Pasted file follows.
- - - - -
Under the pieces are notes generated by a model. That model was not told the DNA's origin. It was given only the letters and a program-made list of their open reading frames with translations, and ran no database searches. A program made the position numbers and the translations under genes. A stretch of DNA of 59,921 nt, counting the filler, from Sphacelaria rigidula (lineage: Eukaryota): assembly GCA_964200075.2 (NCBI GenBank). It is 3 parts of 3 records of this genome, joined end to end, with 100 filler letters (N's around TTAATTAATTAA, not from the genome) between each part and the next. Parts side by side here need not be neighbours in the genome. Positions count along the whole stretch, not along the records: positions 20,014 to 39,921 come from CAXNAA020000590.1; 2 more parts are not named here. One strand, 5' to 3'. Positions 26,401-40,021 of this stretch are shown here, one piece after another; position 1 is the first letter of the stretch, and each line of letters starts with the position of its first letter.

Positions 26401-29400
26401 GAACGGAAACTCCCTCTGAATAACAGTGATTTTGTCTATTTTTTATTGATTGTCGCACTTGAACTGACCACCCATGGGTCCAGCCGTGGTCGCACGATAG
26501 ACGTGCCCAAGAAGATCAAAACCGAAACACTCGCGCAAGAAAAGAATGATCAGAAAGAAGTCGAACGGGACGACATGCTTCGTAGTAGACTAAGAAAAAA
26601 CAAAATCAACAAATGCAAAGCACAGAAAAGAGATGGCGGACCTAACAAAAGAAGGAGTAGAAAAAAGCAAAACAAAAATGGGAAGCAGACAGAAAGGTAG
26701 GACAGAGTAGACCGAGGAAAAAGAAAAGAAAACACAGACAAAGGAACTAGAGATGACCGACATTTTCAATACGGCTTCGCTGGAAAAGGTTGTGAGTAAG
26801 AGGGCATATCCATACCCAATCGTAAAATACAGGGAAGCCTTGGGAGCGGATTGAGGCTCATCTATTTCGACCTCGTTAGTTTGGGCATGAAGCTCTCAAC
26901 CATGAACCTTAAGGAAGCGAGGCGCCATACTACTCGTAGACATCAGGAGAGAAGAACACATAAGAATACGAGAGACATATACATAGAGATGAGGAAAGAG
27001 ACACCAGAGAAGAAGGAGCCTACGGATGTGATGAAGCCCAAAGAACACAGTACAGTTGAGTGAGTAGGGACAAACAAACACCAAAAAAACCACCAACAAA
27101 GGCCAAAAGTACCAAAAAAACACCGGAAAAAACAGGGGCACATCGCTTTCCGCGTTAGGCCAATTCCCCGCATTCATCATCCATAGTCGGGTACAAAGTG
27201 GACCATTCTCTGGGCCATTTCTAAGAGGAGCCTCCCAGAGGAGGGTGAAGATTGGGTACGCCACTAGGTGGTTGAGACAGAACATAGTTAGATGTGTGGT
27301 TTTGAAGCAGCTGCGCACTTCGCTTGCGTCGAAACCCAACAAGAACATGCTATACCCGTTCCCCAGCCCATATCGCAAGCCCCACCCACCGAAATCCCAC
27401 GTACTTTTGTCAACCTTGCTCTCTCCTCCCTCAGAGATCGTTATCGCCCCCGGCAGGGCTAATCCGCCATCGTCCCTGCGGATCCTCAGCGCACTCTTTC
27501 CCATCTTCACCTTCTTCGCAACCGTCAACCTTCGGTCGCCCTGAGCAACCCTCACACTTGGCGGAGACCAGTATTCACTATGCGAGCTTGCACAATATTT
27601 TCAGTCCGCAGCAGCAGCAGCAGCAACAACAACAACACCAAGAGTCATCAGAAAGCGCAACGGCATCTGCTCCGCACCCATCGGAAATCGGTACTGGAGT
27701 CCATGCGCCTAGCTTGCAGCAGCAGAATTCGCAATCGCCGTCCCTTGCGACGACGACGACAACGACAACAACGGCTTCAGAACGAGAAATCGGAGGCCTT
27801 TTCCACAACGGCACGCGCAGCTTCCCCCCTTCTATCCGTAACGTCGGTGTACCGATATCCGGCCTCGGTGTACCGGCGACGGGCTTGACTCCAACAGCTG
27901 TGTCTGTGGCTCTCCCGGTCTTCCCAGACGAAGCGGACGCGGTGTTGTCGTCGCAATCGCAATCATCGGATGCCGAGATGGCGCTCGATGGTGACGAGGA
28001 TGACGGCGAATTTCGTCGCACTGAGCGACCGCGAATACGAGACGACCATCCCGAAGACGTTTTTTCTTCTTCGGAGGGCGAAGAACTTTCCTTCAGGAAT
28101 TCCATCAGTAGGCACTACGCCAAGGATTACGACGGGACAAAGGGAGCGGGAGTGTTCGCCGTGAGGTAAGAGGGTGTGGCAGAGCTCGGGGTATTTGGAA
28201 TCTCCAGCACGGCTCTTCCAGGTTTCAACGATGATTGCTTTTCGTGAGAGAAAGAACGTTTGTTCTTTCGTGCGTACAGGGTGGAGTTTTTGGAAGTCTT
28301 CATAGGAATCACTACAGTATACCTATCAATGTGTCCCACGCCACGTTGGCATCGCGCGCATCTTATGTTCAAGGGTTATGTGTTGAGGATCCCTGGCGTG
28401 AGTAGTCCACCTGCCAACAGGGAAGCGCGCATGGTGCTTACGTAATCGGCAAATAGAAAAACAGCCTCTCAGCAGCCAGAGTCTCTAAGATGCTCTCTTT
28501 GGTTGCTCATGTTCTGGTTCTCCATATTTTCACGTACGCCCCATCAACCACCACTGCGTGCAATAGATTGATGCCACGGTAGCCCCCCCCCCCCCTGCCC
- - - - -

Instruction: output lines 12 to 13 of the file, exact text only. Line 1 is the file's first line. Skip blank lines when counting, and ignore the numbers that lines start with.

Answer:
27301 TTTGAAGCAGCTGCGCACTTCGCTTGCGTCGAAACCCAACAAGAACATGCTATACCCGTTCCCCAGCCCATATCGCAAGCCCCACCCACCGAAATCCCAC
27401 GTACTTTTGTCAACCTTGCTCTCTCCTCCCTCAGAGATCGTTATCGCCCCCGGCAGGGCTAATCCGCCATCGTCCCTGCGGATCCTCAGCGCACTCTTTC